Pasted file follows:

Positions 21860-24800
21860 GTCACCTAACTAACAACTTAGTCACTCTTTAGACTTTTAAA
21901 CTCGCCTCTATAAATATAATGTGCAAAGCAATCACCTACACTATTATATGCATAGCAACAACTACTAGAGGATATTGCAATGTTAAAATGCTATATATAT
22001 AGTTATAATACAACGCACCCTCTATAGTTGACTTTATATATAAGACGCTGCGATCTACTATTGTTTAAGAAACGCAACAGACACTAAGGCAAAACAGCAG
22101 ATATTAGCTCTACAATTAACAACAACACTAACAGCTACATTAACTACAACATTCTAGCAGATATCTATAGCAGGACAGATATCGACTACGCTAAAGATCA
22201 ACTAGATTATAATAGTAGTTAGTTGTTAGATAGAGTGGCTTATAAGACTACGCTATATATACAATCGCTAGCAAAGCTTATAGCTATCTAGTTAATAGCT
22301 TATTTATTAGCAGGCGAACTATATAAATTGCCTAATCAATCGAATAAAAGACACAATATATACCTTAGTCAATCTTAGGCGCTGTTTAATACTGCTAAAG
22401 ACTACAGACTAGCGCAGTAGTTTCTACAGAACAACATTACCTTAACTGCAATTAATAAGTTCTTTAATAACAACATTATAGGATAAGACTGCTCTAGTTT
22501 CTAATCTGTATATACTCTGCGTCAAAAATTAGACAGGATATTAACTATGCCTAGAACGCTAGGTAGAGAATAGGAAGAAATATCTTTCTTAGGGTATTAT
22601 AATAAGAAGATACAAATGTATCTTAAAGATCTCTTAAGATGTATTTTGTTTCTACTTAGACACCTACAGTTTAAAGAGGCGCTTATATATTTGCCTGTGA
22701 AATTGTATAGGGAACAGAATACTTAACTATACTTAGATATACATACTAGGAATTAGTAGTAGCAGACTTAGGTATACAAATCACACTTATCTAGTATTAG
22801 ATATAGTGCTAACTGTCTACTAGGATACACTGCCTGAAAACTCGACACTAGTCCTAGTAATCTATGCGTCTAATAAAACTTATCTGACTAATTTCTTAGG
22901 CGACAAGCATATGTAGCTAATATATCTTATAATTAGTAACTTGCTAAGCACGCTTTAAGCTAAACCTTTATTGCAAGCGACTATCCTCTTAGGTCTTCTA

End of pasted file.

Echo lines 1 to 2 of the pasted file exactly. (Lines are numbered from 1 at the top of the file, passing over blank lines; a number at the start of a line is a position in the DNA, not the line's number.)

Positions 21860-24800
21860 GTCACCTAACTAACAACTTAGTCACTCTTTAGACTTTTAAA